Andreas Elben from the research group of Peter Zoller receives the IQOQI Thesis Prize 2020. The award, which is endowed with 1,000 euros, is being presented for the seventh time this year and honors scientifically outstanding achievements in the field of quantum physics. The prize will be awarded today during a online ceremony.
Nowadays, strongly correlated quantum many-body systems can be realized and controlled in the laboratory based on single atoms, ions or even in solids. In my dissertation, Andreas Elben has developed a new class of measurement techniques to study such quantum many-body systems in a novel way, beyond standard observables, and to verify that they work as desired. This class of measurement techniques is based on 'random measurements', chosen at random from a set of possible operations and performed on the system. „I have used mathematical methods from quantum information theory to evaluate the results of many such random measurements and learn from their correlations about previously inaccessible properties of the quantum many-body system”, says Andreas Elben. „Building on this, I then proposed concrete experimental measurement procedures that have partly already been successfully realized in IQOQI collaborations of the groups of Peter Zoller, Christian Roos, and Rainer Blatt in trapped ion quantum simulation experiments.“ Examples of such measurement procedures include entanglement measurement, comparative verification of different quantum many-body experiments, investigation of quantum chaos by time-disordered correlation functions, and measurements of topological properties.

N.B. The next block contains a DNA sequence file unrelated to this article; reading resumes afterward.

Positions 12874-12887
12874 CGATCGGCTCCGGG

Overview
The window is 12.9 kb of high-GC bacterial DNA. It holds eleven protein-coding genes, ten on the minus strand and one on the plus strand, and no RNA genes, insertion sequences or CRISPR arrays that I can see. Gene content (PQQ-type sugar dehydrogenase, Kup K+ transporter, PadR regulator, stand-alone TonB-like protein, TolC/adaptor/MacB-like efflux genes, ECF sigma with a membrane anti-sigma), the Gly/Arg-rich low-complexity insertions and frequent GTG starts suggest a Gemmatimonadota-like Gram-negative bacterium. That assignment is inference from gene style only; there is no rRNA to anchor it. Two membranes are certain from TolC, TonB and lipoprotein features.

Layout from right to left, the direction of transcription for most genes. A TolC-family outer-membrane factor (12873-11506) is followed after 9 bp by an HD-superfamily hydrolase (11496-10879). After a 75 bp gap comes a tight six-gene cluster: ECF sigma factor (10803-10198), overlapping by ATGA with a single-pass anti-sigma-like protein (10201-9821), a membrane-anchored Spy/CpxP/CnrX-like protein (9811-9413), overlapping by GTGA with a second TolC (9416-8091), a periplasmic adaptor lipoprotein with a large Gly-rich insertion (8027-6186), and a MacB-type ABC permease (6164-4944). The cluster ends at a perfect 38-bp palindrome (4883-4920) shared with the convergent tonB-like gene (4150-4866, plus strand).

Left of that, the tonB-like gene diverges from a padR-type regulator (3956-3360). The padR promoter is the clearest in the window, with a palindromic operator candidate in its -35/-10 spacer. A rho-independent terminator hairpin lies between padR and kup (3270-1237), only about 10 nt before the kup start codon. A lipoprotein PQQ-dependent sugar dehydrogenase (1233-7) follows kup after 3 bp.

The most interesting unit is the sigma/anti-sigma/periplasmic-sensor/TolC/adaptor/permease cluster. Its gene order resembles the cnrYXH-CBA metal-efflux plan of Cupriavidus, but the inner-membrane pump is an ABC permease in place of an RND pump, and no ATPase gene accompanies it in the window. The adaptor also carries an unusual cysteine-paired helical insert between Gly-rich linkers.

Award for outstanding achievements
The Thesis Prize is awarded to promising young physicists at the Institute of Quantum Optics and Quantum Information (IQOQI) in Innsbruck for their exceptional achievements. The IQOQI Thesis Prize is endowed with a prize money of 1,000 euros and is awarded to graduates of PhD or doctoral studies at the University of Innsbruck who have achieved scientific excellence in the field of quantum physics. Previous award winners are Philipp Schindler and Simon Stellmer (2013), Alexander Glätzle (2014), Albert Frisch (2015), Florian Meinert (2016) and Petar Jurcevic (2018) and Simon Baier (2019).
Andreas Elben was born in 1988 in Villingen-Schwenningen, Germany, and studied physics at the Universities of Konstanz, Reykjavik and Heidelberg. Since 2016, he has been conducting research in the group of Peter Zoller at the Institute of Quantum Optics and Quantum Information in Innsbruck and completed his PhD studies at the University of Innsbruck in 2020. He will soon join John Preskill's group at Caltech as a PostDoc.